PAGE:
Councilman Dominic Caserta made a major stink against the the salaries for new City Manager Deanna Santana and new City Attorney Brian Doyle when they were hired. In fact, he voted against them.

We almost forgot about this, but some sources in a rival political camp sent us a reminder about Caserta vs. Doyle.

Stay tuned. We think we’ll be writing a lot more about this.

Mike Sellers Rod Diridon, Jr.
Santa Clara Police Chief Mike Sellers (left) and Santa Clara City Clerk Rod Diridon, Jr. (right) each allegedly received illegal raises in the past; Sellers wants another salary bump.


  1. You are right MikeOH it isn’t an indictment of the Chief or Clerk but an indictment of the guy who was City attorney in 2015. Obviously, he didn’t direct the cmte well. Glad he is gone too.

  2. Reading through the 7 attachments to item 18-324 which was put forward by the CM and CA re the compensations, this is not an indictment of either the Chief of Police or the City Clerk. Errors were made in HR re suppositions and implementation, but the “illegal” part was re public disclosure on the part of the Council, in particular, the Salary Review Committee in 2015 comprised of 3 Council members, including now-Mayor Gillmor. Although the Committee made their (raises) recommendations to the Council in public session, their own meetings were held in closed session vs. public. Those should have been public, with public notice, in cases of elected positions. …as I read it all.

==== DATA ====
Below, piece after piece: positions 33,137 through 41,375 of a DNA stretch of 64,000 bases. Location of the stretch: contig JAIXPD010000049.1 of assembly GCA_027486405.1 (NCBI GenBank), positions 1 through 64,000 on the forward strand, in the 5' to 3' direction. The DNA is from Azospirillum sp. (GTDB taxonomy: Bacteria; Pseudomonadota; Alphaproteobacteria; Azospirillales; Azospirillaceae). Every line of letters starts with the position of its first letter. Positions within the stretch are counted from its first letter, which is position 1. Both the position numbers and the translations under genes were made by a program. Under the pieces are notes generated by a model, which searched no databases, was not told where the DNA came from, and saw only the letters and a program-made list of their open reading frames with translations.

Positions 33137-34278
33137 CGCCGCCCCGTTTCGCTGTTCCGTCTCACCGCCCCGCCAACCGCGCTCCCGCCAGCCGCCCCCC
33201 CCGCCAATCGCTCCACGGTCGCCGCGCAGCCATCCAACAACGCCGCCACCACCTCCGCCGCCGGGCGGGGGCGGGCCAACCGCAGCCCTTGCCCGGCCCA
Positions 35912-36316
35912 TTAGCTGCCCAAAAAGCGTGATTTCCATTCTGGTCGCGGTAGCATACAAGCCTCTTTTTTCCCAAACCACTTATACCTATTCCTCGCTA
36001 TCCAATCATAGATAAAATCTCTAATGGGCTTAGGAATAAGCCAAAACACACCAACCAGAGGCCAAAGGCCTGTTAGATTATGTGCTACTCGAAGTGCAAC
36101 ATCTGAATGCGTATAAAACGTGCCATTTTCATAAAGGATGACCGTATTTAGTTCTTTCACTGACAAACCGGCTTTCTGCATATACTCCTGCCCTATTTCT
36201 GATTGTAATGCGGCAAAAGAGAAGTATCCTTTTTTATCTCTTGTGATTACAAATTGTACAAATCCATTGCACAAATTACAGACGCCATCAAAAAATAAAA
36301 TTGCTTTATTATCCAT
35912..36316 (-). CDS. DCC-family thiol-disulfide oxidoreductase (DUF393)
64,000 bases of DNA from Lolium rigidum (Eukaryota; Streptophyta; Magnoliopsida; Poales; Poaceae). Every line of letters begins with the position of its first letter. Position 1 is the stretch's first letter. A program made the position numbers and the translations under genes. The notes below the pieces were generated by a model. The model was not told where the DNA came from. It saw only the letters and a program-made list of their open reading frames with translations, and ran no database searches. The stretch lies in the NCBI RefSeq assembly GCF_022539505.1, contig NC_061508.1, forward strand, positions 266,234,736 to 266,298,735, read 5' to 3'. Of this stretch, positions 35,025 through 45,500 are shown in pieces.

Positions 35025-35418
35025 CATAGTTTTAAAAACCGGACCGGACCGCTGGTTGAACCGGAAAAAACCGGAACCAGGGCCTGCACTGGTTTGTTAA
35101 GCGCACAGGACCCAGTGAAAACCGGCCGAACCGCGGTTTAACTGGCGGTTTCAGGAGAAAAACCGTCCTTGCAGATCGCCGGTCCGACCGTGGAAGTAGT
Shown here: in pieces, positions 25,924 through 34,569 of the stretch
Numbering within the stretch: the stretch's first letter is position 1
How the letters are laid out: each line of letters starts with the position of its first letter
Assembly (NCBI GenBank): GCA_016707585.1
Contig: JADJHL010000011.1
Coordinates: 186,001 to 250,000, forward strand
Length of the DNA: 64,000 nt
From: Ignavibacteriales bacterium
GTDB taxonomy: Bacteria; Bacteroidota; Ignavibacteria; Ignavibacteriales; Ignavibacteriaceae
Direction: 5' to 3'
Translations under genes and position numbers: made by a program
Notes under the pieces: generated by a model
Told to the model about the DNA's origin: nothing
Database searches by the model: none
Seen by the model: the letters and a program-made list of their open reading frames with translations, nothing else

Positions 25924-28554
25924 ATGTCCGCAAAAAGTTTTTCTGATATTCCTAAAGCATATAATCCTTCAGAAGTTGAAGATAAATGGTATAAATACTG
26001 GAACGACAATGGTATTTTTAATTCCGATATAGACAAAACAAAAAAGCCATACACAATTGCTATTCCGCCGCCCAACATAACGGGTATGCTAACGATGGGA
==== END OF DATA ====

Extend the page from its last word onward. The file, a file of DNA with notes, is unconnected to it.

3. My comments weren’t intended as a knock on Sellers, but rather a knock on poor business practice. Fine with him, his outreach & accessibility & the dept he leads. He won the election no matter how close. Just think he should take some vacation. The whole retirement, pension, unfunded liabilities is a problem. Govt, including our City, needs to get on top of it. …& taking vacation time is good business practice. …& someone needs to know/learn how to cover when the Chief is not available (and I’m sure there is). It should be a point of discussion and this is an opportunity.

  4. Robert, Why am I not surprised. During Sellers election, its clear that most the people of Santa Clara are not happy about the job he is doing. And he thinks he should be rewarded for that ? The raises were illegal and should be made to pay it back.

  5. “Received illegal raises” sounds sensational, but it certainly brings forward process questions. It will be interesting to hear the Council’s discussion. Note that this same Council approved Chief Sellers accruing vacation hours over the established cap. That should have raised department management issues then. Has that issue been resolved? Has the accrual been brought back under the cap? I.e., has Chief Sellers been able to take vacation. If not, why not? Since the City will have to buy back vacation time at what is then the current salary rate, this is a legitimate item for discussion, though perhaps not a deciding factor.

  6. With the hiring of new city staff, I thought things were cleaned up. I see that there’s still a lot of cleaning to do. Let’s hope they keep it up.